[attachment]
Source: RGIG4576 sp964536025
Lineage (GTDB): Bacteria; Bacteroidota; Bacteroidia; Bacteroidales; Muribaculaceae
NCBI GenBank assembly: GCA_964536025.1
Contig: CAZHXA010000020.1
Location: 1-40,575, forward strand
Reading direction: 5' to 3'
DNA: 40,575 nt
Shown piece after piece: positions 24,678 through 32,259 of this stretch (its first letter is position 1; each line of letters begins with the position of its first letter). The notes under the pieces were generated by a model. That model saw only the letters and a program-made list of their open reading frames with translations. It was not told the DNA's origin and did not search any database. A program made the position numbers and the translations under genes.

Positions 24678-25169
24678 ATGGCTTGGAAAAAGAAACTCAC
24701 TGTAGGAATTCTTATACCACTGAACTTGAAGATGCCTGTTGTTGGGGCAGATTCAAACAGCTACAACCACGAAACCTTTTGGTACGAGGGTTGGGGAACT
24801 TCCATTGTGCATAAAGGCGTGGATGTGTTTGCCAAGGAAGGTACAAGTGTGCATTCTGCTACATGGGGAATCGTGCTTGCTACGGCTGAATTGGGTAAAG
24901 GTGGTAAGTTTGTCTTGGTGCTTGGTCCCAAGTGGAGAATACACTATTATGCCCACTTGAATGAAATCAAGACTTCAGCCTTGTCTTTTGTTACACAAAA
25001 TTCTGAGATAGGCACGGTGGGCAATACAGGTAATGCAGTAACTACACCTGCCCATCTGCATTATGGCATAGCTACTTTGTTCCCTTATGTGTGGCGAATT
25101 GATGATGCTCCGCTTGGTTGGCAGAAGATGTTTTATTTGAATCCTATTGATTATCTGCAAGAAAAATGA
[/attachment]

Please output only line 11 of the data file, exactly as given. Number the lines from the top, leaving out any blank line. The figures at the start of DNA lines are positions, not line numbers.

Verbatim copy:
24701 TGTAGGAATTCTTATACCACTGAACTTGAAGATGCCTGTTGTTGGGGCAGATTCAAACAGCTACAACCACGAAACCTTTTGGTACGAGGGTTGGGGAACT